BMW
today announced the industry’s first engine to combine direct petrol injection
with Valvetronic induction control.

The six-litre engine, unveiled at the Frankfurt Motor Show, develops over 300kW
(408bhp) and peak torque of around 600Nm (442 lb-ft). Like BMW’s new four cylinder
engines developed for the 3-series, the new V12 has four valves per cylinder and
fully-variable bi Vanos camshaft control, eliminating the conventional throttle
butterfly.

BMW claims that the combination of direct petrol injection and the Valvetronic
system allows proven emission control technology with a conventional three-way
catalytic converter and lamba 1 fuel/air management. In an apparent reference
to Mitsubishi‘s Gasoline Direct Injection (GDI) technology (now effectively
owned by arch-rival DaimlerChrysler), BMW says its new V12 does not require
a special Denox catalyst and can therefore be used with all types of available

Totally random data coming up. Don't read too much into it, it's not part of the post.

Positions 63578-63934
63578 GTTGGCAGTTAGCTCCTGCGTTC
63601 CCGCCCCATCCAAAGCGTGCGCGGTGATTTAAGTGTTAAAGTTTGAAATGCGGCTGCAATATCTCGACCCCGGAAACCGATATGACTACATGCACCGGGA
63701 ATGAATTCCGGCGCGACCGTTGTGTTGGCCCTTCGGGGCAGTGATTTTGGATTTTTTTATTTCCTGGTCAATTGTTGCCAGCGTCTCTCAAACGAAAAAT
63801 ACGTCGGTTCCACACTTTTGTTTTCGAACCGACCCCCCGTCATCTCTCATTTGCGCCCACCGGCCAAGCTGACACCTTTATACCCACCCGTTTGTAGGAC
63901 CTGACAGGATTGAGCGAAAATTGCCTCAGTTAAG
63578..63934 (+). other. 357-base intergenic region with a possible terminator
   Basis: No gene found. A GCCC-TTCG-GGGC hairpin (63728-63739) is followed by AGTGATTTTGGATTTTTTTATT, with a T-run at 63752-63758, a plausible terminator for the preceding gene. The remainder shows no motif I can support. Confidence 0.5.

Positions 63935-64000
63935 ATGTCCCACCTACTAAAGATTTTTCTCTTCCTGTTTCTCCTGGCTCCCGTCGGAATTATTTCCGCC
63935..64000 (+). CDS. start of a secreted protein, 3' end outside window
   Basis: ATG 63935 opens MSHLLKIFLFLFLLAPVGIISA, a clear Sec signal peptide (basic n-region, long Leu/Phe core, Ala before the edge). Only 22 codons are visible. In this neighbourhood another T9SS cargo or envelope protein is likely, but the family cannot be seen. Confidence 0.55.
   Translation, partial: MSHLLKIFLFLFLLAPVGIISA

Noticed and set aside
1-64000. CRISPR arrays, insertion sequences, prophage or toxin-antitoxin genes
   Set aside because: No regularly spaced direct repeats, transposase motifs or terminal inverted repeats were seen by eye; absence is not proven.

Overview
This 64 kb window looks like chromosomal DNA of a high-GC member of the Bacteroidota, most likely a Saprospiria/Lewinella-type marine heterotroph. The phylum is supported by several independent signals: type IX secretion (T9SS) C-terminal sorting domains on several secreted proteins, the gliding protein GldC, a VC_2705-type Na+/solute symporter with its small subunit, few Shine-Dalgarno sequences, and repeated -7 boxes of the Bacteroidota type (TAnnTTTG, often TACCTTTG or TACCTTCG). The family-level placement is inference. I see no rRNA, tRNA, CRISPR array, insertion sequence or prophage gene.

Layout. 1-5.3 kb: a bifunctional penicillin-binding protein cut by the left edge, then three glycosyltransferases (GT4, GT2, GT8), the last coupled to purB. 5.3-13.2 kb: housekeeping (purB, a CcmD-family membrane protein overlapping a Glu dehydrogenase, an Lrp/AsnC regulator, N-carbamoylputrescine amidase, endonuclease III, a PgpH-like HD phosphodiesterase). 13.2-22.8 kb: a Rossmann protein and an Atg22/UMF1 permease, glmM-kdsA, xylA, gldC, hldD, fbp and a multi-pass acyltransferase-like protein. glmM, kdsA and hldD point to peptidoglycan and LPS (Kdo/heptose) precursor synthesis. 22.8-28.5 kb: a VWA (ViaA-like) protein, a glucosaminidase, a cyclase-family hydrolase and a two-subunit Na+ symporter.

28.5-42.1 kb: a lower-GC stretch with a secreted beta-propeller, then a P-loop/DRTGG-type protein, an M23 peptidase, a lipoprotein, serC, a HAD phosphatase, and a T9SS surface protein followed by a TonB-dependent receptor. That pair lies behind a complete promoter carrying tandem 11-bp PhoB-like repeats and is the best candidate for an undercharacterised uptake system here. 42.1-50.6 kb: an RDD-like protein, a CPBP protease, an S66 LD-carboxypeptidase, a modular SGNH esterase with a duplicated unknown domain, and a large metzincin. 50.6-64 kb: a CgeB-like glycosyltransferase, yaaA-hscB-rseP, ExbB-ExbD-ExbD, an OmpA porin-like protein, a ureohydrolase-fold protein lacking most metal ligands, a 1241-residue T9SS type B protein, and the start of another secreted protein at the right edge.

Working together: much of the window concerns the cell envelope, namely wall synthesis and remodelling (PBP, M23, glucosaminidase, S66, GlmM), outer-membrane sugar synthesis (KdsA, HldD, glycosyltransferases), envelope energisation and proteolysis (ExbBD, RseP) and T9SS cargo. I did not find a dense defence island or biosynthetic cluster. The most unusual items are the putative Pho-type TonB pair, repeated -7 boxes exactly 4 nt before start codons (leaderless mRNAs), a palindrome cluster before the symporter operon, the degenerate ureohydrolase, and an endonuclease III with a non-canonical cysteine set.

fuel, regardless of sulphur. Just-auto.com understands Mitsubishi had to delay
their first European GDI engine’s European launch (in the Dutch built Carisma)
for some time after the Japanese roll-out due to problems modifying the emission
control system to run satisfactorily on the high-sulphur-content unleaded fuel
prevalent on the Continent, and in the UK.

The V12 will be installed in 760i (standard wheelbase) and 760iL (long wheelbase)
versions of the new 7-series which will be launched in about a year’s time,
BMW officials said.















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